My first company, Feld Technologies, didn’t have contracts. Instead, we had a one page PSA (professional services agreement) that spelled out in English that we charged $X per hour, would do our best, and our invoices were due upon receipt. We never had a single legal issue with a client, although we had a number of tense moments which we almost always solved successful by “doing our best.” There were a few cases where this wasn’t enough and our clients effectively fired us, but we always made it easy for them to walk away if they weren’t happy.
Since I started investing in 1994, I’ve been on the giving and receiving end of an endless number of contracts which often include SLA’s. I’ve seen every type of agreement you could imagine and at this point have become completely numb to the dance of a buyer and a seller of any type of product or service trying to get to a legal contract. As I’m sure many of you have experienced, the business terms are simple to work out, especially between rational people that want to work together. But once things get into “legal” or “procurement”, it’s a whole different issue.
The other day, I was on an email thread between Gnip and a new customer. Gnip recently launched v2.0 of their service and it rocks. They’ve held off on adding new customers for the past few months as they relaunched their service and are now starting to add new customers at a steady clip. In the email thread, they quickly agreed on pricing with the customer who then asked “what’s your SLA.” Eric Marcoullier, Gnip’s CEO, responded with the following:
Our SLA is fairly simple (and I’m happy to write it up for you in more official language):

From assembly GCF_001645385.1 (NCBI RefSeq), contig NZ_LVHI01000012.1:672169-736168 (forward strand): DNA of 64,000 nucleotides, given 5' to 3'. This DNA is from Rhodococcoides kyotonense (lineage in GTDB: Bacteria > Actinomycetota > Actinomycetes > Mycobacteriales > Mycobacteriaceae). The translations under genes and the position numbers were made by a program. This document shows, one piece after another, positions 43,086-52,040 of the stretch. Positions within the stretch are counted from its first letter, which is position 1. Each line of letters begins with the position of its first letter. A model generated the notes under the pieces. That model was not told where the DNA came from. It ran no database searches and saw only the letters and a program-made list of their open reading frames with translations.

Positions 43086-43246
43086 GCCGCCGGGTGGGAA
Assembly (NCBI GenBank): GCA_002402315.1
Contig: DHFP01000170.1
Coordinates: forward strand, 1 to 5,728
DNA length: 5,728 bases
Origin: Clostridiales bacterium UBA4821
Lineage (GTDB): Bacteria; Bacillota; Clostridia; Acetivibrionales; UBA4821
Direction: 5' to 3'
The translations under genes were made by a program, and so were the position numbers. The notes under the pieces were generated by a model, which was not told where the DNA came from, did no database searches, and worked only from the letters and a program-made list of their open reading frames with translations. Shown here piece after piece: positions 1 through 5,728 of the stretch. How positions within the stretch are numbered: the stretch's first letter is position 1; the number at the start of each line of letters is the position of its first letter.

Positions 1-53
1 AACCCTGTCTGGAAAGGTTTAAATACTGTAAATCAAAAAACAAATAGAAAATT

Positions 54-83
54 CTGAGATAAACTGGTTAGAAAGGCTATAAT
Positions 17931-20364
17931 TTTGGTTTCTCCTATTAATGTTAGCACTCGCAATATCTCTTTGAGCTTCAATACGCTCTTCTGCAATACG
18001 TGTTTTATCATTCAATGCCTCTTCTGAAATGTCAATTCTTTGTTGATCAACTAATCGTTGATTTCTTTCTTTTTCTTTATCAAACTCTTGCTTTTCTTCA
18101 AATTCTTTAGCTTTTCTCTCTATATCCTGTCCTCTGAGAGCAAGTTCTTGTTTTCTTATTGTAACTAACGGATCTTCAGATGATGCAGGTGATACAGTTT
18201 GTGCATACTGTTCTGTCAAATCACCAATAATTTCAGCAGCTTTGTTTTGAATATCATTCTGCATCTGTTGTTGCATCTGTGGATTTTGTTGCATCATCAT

- We can’t control data publishers’ availability, but if they’re up, we’ll get the data.
- Machines and clouds fail, even on EC2. If Amazon is up, we’ll get the data.
- The best way to guard against machine failure is duplicate hardware. We offer highly discounted backup boxes.
- You’ll always have my cell phone number — if our software breaks, you can call me 24/7 and I’ll get my team on it.
- If we aren’t living up to our end of the relationship, you can cancel the contract with no penalty.
The customer’s response was “You are class act! I wish all legal issues can be handled like this.”
Now, Gnip is young so Eric is in a position where he can still talk to any customer that wants to talk directly to him. However, as they grow, I expect this tone will exist throughout the business since it’s Eric’s style. Basically, keep it simple, be clear about what you will do, be available, and take responsibility for your service. I’m sure more formal contracts will find their way into the business but wouldn’t the world be a better place if more business was conducted this way?